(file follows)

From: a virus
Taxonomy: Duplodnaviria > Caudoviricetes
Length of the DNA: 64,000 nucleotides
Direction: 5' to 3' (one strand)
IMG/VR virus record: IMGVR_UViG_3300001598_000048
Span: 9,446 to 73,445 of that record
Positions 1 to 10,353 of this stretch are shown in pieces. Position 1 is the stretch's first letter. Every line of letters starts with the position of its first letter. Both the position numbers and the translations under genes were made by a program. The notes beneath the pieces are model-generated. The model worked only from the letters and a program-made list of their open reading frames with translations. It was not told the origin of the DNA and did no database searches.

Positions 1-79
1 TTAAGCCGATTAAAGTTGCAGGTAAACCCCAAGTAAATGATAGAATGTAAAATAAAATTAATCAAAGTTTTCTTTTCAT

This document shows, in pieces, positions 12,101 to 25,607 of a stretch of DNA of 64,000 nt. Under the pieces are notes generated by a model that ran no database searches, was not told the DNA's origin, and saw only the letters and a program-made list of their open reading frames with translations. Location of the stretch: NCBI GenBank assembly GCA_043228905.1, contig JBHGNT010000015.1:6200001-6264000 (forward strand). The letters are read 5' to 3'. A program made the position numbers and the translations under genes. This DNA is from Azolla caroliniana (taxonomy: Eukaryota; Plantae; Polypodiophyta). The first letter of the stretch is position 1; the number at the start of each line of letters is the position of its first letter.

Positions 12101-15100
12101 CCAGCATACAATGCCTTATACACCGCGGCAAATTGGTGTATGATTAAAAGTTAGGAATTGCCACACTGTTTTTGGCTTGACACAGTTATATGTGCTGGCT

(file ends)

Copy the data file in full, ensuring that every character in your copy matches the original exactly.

From: a virus
Taxonomy: Duplodnaviria > Caudoviricetes
Length of the DNA: 64,000 nucleotides
Direction: 5' to 3' (one strand)
IMG/VR virus record: IMGVR_UViG_3300001598_000048
Span: 9,446 to 73,445 of that record
Positions 1 to 10,353 of this stretch are shown in pieces. Position 1 is the stretch's first letter. Every line of letters starts with the position of its first letter. Both the position numbers and the translations under genes were made by a program. The notes beneath the pieces are model-generated. The model worked only from the letters and a program-made list of their open reading frames with translations. It was not told the origin of the DNA and did no database searches.

Positions 1-79
1 TTAAGCCGATTAAAGTTGCAGGTAAACCCCAAGTAAATGATAGAATGTAAAATAAAATTAATCAAAGTTTTCTTTTCAT

This document shows, in pieces, positions 12,101 to 25,607 of a stretch of DNA of 64,000 nt. Under the pieces are notes generated by a model that ran no database searches, was not told the DNA's origin, and saw only the letters and a program-made list of their open reading frames with translations. Location of the stretch: NCBI GenBank assembly GCA_043228905.1, contig JBHGNT010000015.1:6200001-6264000 (forward strand). The letters are read 5' to 3'. A program made the position numbers and the translations under genes. This DNA is from Azolla caroliniana (taxonomy: Eukaryota; Plantae; Polypodiophyta). The first letter of the stretch is position 1; the number at the start of each line of letters is the position of its first letter.

Positions 12101-15100
12101 CCAGCATACAATGCCTTATACACCGCGGCAAATTGGTGTATGATTAAAAGTTAGGAATTGCCACACTGTTTTTGGCTTGACACAGTTATATGTGCTGGCT